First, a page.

Much of the traction that does not come from exchanges or trading has been generated decidedly in infrastructure layers in 2019. Node infrastructure provider Blockdaemon, having recognized the market’s propensity to proliferate new decentralized networks, is generating revenue across an impressive 22 such networks today and continues to grow month over month. The Graph is serving over 400 public smart contract subgraphs, with request volume clocking millions of daily data queries. Meanwhile, 3Box’s self-sovereign identity and data solution is rapidly integrating across the Ethereum ecosystem, within wallets like MetaMask and many of the new user onboarding solutions, like Portis and Authereum, and even governance experiment MolochDAO. 

Blockchain’s road to mainstream adoption depends on institutional backing of businesses that support blockchain infrastructure and enable traditional investors both to capitalize and participate in digital asset networks. As such, the compliance levels of exchanges have been increasing to support institutional clients. Fidelity, ErisX, Ledger, and ICE have all launched digital asset custody products eyeing institutions who have custodial requirements and are considering digital asset exposure. Finally, more than 20 blockchain-focused analytics firms are on the market, and some have been gradually honing their offerings for enterprise-grade customers.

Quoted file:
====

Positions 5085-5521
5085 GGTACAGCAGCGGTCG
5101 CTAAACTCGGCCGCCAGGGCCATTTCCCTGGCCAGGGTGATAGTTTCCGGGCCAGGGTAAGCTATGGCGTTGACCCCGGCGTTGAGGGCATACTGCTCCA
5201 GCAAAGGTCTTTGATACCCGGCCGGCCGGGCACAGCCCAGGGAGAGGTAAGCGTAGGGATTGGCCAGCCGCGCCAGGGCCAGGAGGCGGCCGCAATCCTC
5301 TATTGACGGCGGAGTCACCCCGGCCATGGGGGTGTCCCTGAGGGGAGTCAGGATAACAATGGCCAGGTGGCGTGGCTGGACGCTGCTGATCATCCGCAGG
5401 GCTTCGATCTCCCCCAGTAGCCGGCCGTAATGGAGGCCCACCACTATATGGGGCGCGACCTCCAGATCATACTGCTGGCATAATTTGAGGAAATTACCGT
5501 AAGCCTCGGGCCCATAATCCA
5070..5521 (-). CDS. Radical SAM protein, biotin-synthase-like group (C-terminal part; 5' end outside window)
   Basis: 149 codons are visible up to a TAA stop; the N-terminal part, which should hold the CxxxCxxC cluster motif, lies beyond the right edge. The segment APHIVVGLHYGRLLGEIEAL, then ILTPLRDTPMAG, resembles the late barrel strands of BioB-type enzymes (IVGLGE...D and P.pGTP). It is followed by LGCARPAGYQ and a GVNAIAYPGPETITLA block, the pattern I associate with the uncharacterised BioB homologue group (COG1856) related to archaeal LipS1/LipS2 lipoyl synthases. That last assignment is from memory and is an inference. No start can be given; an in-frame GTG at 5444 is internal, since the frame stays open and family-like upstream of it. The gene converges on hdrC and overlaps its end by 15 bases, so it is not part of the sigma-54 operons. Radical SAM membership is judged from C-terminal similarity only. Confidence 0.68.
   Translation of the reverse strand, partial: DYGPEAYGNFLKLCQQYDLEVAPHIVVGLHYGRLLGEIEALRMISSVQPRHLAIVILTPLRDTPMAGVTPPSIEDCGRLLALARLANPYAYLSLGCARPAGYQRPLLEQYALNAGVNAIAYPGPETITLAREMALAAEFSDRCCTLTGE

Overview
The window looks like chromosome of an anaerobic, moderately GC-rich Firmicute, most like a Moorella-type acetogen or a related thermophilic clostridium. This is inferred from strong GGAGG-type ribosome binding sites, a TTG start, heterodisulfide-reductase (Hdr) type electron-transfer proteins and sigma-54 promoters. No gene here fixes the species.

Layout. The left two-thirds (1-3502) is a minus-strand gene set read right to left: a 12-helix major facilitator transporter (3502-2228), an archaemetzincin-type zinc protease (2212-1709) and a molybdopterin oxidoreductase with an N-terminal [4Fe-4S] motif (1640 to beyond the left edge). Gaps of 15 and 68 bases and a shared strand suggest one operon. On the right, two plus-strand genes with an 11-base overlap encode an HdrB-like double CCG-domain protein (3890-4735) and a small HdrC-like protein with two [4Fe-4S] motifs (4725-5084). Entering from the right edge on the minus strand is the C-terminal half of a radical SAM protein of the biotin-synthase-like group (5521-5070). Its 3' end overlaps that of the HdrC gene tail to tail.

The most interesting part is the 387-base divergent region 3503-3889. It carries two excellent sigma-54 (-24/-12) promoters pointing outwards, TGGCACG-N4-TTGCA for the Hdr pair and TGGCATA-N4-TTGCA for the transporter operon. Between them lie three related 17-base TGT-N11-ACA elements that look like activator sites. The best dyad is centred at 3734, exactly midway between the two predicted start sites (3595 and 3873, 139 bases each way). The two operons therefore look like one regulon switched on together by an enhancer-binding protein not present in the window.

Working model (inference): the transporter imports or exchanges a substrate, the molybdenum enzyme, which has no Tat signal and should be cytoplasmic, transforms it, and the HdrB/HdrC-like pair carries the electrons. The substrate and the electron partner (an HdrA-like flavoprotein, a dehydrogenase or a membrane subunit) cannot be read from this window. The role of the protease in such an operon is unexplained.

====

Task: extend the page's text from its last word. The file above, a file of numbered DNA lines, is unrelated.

From legal DAO wrappers to fiat on-ramps to zero knowledge proof systems, the breadth of 2019’s infrastructural innovations doesn’t fit into a single article. But this improved infrastructure will power the next generation of blockchain products for investors, institutions, enterprises, and mainstream customers in 2020. As the lower levels of the blockchain technology stack mature, we’ll look back on 2019 as the start of the blockchain adoption journey.


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Chinese Bank to Issue $2.8 Billion in Blockchain-Based Bonds



It’s full speed ahead as far as China and blockchain technology is concerned, as the intersection between the innovative technology and the country’s financial space continues to grow. 

Earlier this month, local news source Sina Finance reported that the Bank of China has issued up to 20 billion yuan ($2.8 billion) in blockchain-based bonds for both micro and small enterprises across the country. The funds will be used to issue loans to these companies, thus helping them to expand their operation and scale.  

Applying Blockchain as the Government Wants It